Slavisa finally brings stability; Fulham succeed

Fulham finished the 2016-17 (regular) season with a mood not felt nor heard since “Call Me Maybe” was a hit and not a punchline: a success.

Statistically, how did Fulham manage to buck this nearly 5-year trend of performances that ranged from historically terrible, to surprisingly good, to maddeningly inconsistent?

The answer lies with stability.

Managers not sticking with the same lineup can be a double edged sword. Sometimes it shows the manager is constantly tinkering to find which position players will succeed the most. Other times it can show a manager simply can’t settle on who his best players are, and appears to be second-guessing himself.

Injuries and suspensions play a role too, but the last few seasons have been anything but stable.

Last season, Fulham started 7 different CBs. Six had 8 or more starts. Four different RBs and LBs started; 5 of 7 made double digit or more starts.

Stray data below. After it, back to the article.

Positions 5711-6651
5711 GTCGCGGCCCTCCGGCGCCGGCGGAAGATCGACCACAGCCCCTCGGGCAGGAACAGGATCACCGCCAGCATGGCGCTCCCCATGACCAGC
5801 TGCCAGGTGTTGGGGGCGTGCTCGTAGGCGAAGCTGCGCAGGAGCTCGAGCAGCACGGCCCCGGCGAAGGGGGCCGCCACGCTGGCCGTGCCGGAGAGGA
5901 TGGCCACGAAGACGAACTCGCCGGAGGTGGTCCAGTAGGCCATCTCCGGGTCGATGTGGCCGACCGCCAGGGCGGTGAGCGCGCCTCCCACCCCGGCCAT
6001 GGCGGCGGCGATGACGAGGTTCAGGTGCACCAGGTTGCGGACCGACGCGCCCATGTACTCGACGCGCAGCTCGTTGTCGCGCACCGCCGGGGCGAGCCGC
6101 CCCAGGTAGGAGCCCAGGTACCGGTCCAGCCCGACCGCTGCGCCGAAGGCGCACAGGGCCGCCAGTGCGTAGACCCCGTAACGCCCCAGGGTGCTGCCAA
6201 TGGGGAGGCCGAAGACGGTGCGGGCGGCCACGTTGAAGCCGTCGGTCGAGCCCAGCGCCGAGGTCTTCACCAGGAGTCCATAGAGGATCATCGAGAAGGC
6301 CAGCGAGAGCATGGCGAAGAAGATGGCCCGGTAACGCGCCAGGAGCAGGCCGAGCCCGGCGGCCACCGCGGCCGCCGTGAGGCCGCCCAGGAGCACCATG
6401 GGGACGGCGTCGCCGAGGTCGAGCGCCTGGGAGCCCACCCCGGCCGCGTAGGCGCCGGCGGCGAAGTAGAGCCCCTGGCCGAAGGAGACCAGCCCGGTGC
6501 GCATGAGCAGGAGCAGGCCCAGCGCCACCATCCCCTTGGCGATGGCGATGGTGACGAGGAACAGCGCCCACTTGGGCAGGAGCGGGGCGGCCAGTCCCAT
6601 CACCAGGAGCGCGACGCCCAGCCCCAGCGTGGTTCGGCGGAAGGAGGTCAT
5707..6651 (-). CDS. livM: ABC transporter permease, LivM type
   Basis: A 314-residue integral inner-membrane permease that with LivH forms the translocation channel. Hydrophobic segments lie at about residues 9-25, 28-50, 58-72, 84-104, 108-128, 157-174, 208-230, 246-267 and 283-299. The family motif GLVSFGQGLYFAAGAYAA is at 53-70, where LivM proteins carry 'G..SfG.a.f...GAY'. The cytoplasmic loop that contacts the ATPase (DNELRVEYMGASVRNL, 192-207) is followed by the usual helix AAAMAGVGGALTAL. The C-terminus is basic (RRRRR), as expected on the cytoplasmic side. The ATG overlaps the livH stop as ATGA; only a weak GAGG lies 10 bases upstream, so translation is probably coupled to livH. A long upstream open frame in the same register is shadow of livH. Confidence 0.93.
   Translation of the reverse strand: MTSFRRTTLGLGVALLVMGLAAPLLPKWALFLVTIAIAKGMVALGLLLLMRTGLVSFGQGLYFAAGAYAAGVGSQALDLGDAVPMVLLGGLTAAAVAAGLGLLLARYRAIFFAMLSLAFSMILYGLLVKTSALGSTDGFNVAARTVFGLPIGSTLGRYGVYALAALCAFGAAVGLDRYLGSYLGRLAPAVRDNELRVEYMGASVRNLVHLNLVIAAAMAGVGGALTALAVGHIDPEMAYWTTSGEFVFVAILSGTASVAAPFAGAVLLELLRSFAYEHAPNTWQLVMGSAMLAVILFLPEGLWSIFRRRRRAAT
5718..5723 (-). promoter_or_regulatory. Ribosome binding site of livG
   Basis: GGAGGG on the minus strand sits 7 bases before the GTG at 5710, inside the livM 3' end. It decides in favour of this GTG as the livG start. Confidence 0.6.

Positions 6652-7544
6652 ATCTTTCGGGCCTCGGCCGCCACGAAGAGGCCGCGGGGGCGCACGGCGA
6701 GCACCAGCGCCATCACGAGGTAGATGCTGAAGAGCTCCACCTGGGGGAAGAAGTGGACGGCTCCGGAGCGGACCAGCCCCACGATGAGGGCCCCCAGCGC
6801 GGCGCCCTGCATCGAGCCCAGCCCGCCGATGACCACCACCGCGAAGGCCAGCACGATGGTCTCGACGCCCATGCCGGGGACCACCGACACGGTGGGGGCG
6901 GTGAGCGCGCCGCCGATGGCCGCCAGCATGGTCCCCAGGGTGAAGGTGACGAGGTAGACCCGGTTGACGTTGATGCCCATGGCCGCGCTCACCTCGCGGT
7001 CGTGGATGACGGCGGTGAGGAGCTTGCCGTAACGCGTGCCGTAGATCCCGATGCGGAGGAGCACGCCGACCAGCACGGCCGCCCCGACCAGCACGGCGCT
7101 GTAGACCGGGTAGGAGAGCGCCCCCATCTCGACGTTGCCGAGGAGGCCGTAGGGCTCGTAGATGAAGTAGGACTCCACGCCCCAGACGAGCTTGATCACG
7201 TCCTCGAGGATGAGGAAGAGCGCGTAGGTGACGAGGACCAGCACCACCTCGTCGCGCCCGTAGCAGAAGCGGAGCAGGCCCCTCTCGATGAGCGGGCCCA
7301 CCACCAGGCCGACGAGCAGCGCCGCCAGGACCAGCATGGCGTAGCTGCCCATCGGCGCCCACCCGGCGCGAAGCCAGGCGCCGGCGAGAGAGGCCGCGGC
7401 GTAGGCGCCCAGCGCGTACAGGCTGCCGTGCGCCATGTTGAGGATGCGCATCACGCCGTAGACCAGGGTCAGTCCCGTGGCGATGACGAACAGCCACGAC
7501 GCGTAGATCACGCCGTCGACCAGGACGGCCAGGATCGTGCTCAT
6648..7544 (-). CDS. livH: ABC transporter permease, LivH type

In 2014-15, Fulham started 5 different CBs, 6 different RBs, and 5 different LBs.

In 2016-17, Fulham started 8 different defensemen. Period.

Also in 2016-17, Fulham started 13 different midfielders. Last season it was 17; 22 different midfielders started in 2014-15.

Most of this can be attributed to having the same manager for more than 6 months.

Last season Fulham put up the following numbers under just Slavisa:

Corsi/TSR Shots on target share Shooting % For Save % PDO DZ Shots For % DZ Shots Against %
0.484 0.489 28.6% 66.4% 0.949 32% 41%

These aren’t great, but also not terrible. As written before, Fulham’s crazy shooting percentage under Kit was going to regress and regress it did.

This season the numbers are far better across the board:

Corsi/TSR Shots on target share Shooting % For Save % PDO DZ Shots For % DZ Shots Against %
0.577 0.54 36.7% 71.4% 1.081 41% 41%

After years in the wilderness, it’s amazing how simple an equation of “better players + good manager = good, stable team” can be.